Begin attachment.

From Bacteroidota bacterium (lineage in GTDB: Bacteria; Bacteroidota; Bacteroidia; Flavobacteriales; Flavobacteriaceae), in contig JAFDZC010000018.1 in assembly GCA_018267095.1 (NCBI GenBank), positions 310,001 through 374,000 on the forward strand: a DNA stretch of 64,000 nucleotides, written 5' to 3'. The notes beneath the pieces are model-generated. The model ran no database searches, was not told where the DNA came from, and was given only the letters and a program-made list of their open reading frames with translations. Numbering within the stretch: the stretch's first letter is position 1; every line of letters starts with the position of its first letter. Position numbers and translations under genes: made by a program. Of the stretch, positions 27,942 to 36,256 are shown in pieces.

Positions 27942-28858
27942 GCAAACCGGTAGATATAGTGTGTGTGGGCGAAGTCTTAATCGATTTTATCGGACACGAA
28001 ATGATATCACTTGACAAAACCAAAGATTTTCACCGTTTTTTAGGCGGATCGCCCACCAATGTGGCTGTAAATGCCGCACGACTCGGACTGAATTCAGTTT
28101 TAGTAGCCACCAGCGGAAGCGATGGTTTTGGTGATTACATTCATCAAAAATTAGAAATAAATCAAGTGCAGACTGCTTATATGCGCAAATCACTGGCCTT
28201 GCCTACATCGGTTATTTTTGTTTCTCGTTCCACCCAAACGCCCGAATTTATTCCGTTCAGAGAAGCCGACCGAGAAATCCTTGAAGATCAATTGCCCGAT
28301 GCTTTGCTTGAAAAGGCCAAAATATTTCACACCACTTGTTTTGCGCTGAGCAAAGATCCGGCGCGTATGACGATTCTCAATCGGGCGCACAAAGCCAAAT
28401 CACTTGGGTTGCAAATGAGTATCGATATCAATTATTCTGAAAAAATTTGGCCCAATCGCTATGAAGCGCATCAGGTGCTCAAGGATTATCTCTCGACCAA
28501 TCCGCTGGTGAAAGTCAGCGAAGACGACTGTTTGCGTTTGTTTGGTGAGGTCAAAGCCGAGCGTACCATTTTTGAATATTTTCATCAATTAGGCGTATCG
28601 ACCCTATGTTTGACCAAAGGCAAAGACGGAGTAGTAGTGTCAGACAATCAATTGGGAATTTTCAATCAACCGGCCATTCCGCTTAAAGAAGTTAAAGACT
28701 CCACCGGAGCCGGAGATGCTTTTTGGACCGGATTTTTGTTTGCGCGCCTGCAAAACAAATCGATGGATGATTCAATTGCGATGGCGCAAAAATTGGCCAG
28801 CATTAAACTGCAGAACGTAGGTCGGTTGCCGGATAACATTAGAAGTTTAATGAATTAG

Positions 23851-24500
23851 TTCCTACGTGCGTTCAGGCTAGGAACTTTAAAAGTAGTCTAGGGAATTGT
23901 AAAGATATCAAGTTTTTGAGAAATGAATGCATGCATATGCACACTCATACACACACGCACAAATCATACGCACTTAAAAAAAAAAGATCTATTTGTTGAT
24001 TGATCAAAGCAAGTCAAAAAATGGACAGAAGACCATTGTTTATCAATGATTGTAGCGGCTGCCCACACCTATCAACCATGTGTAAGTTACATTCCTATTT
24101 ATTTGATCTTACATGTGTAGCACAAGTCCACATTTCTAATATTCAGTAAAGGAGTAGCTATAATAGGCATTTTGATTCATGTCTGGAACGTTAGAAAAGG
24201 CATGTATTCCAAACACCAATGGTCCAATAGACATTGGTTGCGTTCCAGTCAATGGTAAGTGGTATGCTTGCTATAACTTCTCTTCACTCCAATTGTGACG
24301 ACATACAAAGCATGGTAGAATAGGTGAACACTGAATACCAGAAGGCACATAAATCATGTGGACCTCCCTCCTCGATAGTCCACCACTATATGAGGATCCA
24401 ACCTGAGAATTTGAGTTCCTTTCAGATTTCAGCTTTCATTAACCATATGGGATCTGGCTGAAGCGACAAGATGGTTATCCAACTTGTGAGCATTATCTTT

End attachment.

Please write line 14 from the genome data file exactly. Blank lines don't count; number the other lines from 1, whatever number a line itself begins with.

23851 TTCCTACGTGCGTTCAGGCTAGGAACTTTAAAAGTAGTCTAGGGAATTGT